Camden Murphy Adjusting to COVID Protocols to Lead Georgia in Season Like No Other

Camden Murphy diving off against Florida. Photo Courtesy: Tony Walsh / Georgia Athletics

The Georgia Bulldogs are ranked #3 in the CSCAA Poll, and Camden Murphy is a big reason why the team has swum so well in a season that is anything but ordinary.

Even with so much uncertainty surrounding the fate of the NCAA swimming and diving season, some college teams have been able to hold dual meets with strict COVID-19 protocols in place to limit the spread of the deadly disease that has caused much of the sporting world to be turned upside down in 2020.

The University of Georgia has swum in three dual meets this season, against conference opponents South Carolina, Auburn and Florida, and hosted the Georgia Invite with nearby foes Georgia Tech and Florida State. With a big home win over eight-time defending conference champ Florida earlier in the season, the Bulldogs are ranked third in the latest dual meet poll behind Texas and Cal, while the women’s team has moved to national rank number one.

Senior Camden Murphy, currently the number one ranked swimmer in the NCAA in the 100 butterfly, has been able to swim selflessly this season in his final year in the sport for the Bulldogs, that has helped contribute to the overall success of the team halfway through the season.

“It’s been really hard to stay motivated especially in August because there was so much uncertainty,” Camden Murphy told Swimming World. “We are starting to get to that point again where it is starting to be uncertain again because I know a lot of teams are starting to get affected by COVID.

“I’m not swimming for myself but for other people and trying to be a role model for the people in the classes below me. I am trying to keep everyone happy and train the best that I can and try to help everyone the best that they can. If we do get to the end of the season, I think we will have a really good meet.”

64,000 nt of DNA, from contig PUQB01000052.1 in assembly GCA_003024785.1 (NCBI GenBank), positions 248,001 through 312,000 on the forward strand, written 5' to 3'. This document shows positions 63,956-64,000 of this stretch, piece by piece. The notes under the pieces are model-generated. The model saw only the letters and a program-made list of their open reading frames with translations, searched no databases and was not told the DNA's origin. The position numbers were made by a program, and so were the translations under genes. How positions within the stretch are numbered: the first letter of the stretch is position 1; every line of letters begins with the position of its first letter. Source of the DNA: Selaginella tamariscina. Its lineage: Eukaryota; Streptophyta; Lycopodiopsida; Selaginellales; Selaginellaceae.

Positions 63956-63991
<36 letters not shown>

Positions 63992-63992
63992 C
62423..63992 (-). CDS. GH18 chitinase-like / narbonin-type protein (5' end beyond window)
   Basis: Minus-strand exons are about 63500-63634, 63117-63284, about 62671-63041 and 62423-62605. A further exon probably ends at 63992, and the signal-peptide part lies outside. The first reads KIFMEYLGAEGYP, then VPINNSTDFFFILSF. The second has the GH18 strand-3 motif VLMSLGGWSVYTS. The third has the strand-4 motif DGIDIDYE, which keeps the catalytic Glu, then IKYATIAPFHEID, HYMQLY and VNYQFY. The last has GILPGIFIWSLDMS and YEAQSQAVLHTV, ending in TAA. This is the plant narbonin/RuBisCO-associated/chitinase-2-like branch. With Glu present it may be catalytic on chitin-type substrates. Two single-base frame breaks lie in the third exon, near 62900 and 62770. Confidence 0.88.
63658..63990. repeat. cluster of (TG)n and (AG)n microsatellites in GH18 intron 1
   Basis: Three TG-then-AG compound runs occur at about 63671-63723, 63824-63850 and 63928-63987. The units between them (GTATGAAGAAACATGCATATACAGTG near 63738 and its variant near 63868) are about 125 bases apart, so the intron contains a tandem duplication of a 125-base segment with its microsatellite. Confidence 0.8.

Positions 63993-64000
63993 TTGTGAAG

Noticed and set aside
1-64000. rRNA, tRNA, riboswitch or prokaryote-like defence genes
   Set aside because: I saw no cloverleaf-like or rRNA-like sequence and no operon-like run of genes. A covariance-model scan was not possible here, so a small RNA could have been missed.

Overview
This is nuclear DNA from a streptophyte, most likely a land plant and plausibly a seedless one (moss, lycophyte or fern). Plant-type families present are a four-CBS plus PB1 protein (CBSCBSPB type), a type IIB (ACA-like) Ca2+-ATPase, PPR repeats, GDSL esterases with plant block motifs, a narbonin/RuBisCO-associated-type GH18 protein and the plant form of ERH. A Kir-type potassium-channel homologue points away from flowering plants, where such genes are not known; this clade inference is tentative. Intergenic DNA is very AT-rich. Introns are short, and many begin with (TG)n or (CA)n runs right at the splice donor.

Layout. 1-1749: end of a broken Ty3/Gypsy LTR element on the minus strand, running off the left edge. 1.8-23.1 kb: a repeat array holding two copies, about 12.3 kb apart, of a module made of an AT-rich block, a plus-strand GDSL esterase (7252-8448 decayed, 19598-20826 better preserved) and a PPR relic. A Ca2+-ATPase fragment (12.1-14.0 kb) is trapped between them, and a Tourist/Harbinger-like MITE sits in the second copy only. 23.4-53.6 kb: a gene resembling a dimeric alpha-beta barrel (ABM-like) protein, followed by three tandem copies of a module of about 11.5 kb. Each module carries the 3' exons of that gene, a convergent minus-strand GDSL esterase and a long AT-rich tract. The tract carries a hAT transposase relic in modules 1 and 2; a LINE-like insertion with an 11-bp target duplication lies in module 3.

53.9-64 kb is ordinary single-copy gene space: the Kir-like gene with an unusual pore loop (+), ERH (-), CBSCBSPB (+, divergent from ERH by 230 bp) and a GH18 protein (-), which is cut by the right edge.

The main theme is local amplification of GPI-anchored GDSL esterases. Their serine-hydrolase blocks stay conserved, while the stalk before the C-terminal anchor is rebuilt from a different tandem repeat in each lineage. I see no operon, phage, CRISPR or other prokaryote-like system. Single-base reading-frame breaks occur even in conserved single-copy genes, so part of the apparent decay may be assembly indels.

Coaches Neil Versfeld, Jack Bauerle, and Brian Smith donning masks at a Georgia dual meet. Photo Courtesy: Tony Walsh / Georgia Athletics

The COVID-19 pandemic has presented a number of challenges to the swim season — most notably Georgia has only swum in three dual meets total this semester and two of those were held without spectators with men and women competing in separate sessions. Masks are required by swimmers and coaches when not in the water, and there is hardly any interaction with the opposing team on the opposite side of the pool.

Even after a few months of living in a global pandemic, the protocols that come with holding a swim meet safely are still not quite normal to someone like Murphy.


Camden Murphy counting at the Georgia Invite. Photo Courtesy: Chamberlain Smith / Georgia Athletics

“It is hard to adjust to,” Murphy said of the COVID protocols. “On buses we have to wear masks. We only traveled to one meet so that’s not really a problem for us but while we are on deck we have to wear masks. We aren’t allowed to line up behind the blocks like we usually are. We have to stand to the side and we have to wear a mask but behind the blocks we don’t have to wear one. But on deck just standing around, we have to wear a mask. It is pretty hard to remember because you’re warming up and down a lot and it is hard to keep track of when you are supposed to be wearing one and where your mask is. It might be wet because it falls in the pool — that is kind of gross, that has happened to me a few times.”

Having just a men’s only dual meet can speed up the timeline, and for Murphy it has been another adjustment to be made during a season like no other.

“I warm up and down a lot so I’m basically never leaving the warm down pool in between races because I’m always in there and there’s not enough time to get out and dry off and relax. If I’m not swimming, I’m sitting in there and watching the meet. I think the meet going by really fast and having to watch the women right before us is a lot different. It’s pretty motivating because watching the women swim really fast and knowing we are about to go gets us pumped up.”